I have some BREAKING NEWS from a highly reliable inside source. The Biolab Factory Reopening will be a little further out than initially anticipated. The factory that had burned in Louisiana that manufactured most of the trichlor stabilized chlorine tablets for the industry projected to open its doors next month has hit some speed bumps. We are now looking at August, which means things are not likely to return to some semblance of normal until 2023.
 
Even if you are not using the stabilized chlorine tablets (trichlor), I would expect to have headaches in the supply chain similar to last season, which means the pricing will continue to rise. The liquid Chlorine and calcium hypochlorite manufacturers have stepped up their game tremendously. However, they, too, were planning on at least some relief in April.
 

Manufacturer of Clorox, Prestone, Comet, Pool Chemicals, etc

 
With the continued strain in unprecedented demand, I believe that come May/June, we will be again facing out-of-stocks and forced to scavenger hunt for the Chlorine we need. Keep in mind that the liquid and Calhypo manufacturers face a near-impossible task. Because the well had run dry in 2021 and no method of tracking lost sales is realistic, these remaining chlorine suppliers have zero historical data and no idea what the need in the market is. That is on top of facing the same issues with the workforce, transportation, plastics, and you name-its that continue to exist.
 

Chorine Tablet Shortage Due to Fire at Biolab and Covid-19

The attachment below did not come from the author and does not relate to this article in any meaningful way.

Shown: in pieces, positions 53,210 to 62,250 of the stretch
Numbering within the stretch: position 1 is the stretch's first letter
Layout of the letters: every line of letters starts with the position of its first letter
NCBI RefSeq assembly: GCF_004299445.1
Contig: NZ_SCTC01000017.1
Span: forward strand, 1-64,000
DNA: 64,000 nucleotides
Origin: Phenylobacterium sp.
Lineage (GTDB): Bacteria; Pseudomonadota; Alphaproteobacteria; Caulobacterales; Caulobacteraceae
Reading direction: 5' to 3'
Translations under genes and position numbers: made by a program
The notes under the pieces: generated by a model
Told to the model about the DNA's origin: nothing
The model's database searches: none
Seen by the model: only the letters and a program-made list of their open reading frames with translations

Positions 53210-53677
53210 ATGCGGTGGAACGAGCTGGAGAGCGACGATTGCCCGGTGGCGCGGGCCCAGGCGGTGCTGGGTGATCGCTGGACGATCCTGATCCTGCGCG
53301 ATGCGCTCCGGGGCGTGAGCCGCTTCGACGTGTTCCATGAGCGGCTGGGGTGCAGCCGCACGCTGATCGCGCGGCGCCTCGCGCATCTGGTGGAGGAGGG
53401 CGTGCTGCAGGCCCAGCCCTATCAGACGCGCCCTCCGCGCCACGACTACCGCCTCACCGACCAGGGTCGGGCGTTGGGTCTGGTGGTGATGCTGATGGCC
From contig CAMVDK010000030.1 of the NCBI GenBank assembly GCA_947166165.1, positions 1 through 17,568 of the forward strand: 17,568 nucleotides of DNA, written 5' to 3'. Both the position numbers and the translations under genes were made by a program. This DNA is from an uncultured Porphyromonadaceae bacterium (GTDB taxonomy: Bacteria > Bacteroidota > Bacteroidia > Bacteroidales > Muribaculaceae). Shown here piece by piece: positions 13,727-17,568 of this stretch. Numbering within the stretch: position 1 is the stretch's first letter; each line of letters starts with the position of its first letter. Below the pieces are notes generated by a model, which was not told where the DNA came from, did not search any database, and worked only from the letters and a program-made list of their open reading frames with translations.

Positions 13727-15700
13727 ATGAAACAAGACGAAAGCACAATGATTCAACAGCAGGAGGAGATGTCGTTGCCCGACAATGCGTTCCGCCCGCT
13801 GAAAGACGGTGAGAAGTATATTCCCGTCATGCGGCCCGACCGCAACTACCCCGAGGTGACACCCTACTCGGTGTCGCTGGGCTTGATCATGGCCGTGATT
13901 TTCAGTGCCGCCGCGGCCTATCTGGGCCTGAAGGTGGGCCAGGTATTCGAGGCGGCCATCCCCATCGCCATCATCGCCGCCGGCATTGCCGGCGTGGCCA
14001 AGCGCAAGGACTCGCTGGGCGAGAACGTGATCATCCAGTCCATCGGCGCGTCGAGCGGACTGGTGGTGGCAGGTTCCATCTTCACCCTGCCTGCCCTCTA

Similar Article U.S. Braces for 2021 Chlorine Shortage as Pool Season Rapidly Approaches

The relief the industry has been looking for in this factory once again opening its doors will not occur in 2022 as had been hoped. This means that the strain on the sodium hypochlorite and calcium hypochlorite markets will not be lessened. I have no doubt that these hypochlorite manufacturers have kicked production into high gear in an attempt to avoid the shortages we experienced last year. Unfortunately, as the inventory ran dry nationwide and no one had tracked ‘lost sales’ (not that there is an accurate means of doing so) the manufacturers are lacking historical data to base a 2022 demand upon.

How much Chlorine would you have sold in 2021 if you had Chlorine to sell?


Simply said – no one knows how much chlorine product they would have sold in 2021. Swimming pools are still being installed at an unprecedented rate. Resin shortage that affects container production, workforce shortage, and transportation issues still exist. I believe we are in a slightly better position than we were at this time last year. However, we are not where we need to be. I sincerely hope the liquid chlorine and calcium hypochlorite manufacturers can pull a rabbit out of their hats (I know they have ramped up their production exponentially), but I am certain the attempt to fulfill 2022’s unknown chlorine demand will be a near-impossible task.

Embracing specialty chems

This is how we get through it. Utilizing products that are designed to lower chlorine demand will be critical. Stretching your available supply is the only way to keep COGs to a minimum. If you’ve not had enzymes and phosphate removers as part of your care protocol, it makes sense to reconsider. Don’t believe phosphates are as big a problem as people say? You realize it takes more Chlorine to manage a pool with a higher ppb. These specialty chems are designed to eliminate organics and inorganics. Ridding the pool of this schmutz, fertilizer, and gak, clears the way for Chlorine to focus on disinfection. Chlorine uses itself up as it sanitizes. The Chlorine you add will last longer with less fakakta gobbledygook in the water.

Not familiar with the use of Swimming Pool Specialty Chemicals?

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By Rudy

Rudy Stankowitz is a 30-year veteran of the swimming pool industry and President/CEO of Aquatic Facility Training & Consultants

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